Spending by local residents on greenway related activities helps support recreation related business and employment, as well as businesses patronized by greenway and trail users.
A. Residents are increasingly spending vacations closer to home, thus spending increasing am ounts of vacation dollars within the boundaries of the state (NPS 1990).
B. In 1988, recreation and leisure was the third largest industry in Califoraia. More than $30 billion is spent each year by Californians on recreation and leisure in their state. This amounts to 12 percent of total personal consumption (California Department of Parks and Recreation, 1988).

Commercial Uses
Greenways often provide business opportunities, locations and resources for commercial activities such as recreation equipment rentals and sales, lessons, and other related businesses.
A. Along the lower Colorado River in Arizona, 13 concessionaires under permit to the Bureau of Land Management generate more than $7.5 million annually, with a major spinoff effect in the local economy (Bureau of Land Management, 1987).
B. Golden Gate National Recreation Area has contracts with ten primary concessionaires. Total 1988 gross revenues for these concessionaires were over $16 million, over 25 percent of which was spent on payroll (NPS, 1990).

Greenways are often major tourist attractions which generate expenditures on lodging, food, and recreation related services. Moreover, tourism is Maryland's second largest and most stable industry, and is projected to become its largest.
A. A poll conducted by the President's Commission on Americans Outdoors found that natural beauty was the single most important criterion for tourists in selecting outdoor recreation sites (Scenic America, 1987). Maryland's Department of Economic and Employment Development estimated the annual value of tourism and commercial activities directly related to the Chesapeake Bay was $31.6 billion in 1989 (DEED 1989).
B. The San Antonio Riverwalk is considered the anchor of the $1.2 billion tourist industry in San Antonio, Texas. A user survey concluded that the Riverwalk is the second most important tourist attraction in the state of Texas (NPS 1990).
C. The Governor's Committee on the Environment reported in 1988 that the governors of five New England states officially recognized open space as a key element in the quality of life in their region. They credited that quality of life with bringing rapid economic growth and a multi-billion dollar tourism industry to the region (Governor's Committee on the Environment, 1988).

Agency Expenditures
The agency responsible for managing a river, trail or greenway can help support local businesses by purchasing supplies and services. Jobs created by the managing agency may also help increase local employment opportunities.

Corporate Relocation
Evidence shows that the quality of life of a community is an increasingly important factor in corporate relocation decisions. Greenways are often cited as important contributors to quality of life.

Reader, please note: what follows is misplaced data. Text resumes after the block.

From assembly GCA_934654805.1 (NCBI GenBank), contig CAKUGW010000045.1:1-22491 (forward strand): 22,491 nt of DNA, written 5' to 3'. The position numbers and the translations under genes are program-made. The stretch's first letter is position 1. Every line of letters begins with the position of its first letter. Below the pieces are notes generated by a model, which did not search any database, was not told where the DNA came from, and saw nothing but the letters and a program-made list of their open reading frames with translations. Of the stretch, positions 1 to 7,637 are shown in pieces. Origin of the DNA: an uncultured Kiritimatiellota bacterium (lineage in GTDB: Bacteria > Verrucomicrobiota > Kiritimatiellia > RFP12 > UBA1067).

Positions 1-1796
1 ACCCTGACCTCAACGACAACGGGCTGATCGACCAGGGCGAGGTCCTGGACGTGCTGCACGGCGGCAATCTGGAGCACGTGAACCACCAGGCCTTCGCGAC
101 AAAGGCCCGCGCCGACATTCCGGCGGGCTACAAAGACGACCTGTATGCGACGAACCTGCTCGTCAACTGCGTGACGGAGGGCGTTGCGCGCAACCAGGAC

The quality of life in a community is an increasingly important factor in corporate relocation decisions; greenways are often cited as important contributors to quality of life and to the attractiveness of a community to which businesses are considering relocating.
A. An annual survey of chief executive officers conducted by Cushman and Wakefield in 1989 found that quality of life for employees was the third most important factor in locating a business (NPS, 1990).
B. St. Mary's County, Maryland, has found over the last ten years that businesses which move to the county because of tax incentives tended to leave as soon as the incentives expire. However, businesses that move to the county because of its quality of life remain to become long term residents and taxpayers (NPS, 1990).
C. Site location teams for businesses considering San Antonio, Texas regularly visit the San Antonio Riverwalk. A location on the river-walk is considered very'desirable; A regional grocer, the HEB Company, relocated its corporate headquarters to a historic building oriented towards the river (NPS, 1990).
D. The Joint Economic Committee of the U.S. Congress reports that a city's quality of Life is more important than purely business- related factors when it comes to attracting new businesses, particularly in the high-tech and service industries (Scenic America, 1987).

Public Cost Reduction
The conservation of rivers, trails, and greenways can help local governments and other public agencies reduce costs resulting from flooding and other natural hazards.
While greenways have many economic benefits it is important to remember the intrinsic environmental and recreation value of preserving rivers, trails and other open space corridors. Greenways along rivers can help reduce the cost of repairing flood damage and improving water quality.
A In a study of major land uses in Culpepper County, Virginia, it was found that "for every dollar collected from farm/forest/open space, 19 cents is spent on services' "(Vance and Larson, 1988).
B. In Yarmouth, Maine, an analysis of costs of providing municipal services to a specific parcel proposed for parks showed that the annual costs of those services exceeded revenues generated by taxes by $140,000 annually. This was compared to an annual cost of $76,000 over 20 years to purchase the property (World Wildlife Fund, 1992).
C. In Boulder, Colorado, the 1988 public cost for maintaining developed areas was estimated to be over $2,500 per acre. The cost for maintainingopen space in the city was only $75 per acre, or less than three percent the cost of non-open space (Crain, 1988)

Adapted from: Economic Impacts of Protecting Rivers, Trails, and Greenway Corridors - National Park Service, 1990.

Tuesday, October 2, 2012

On Greenways and Crime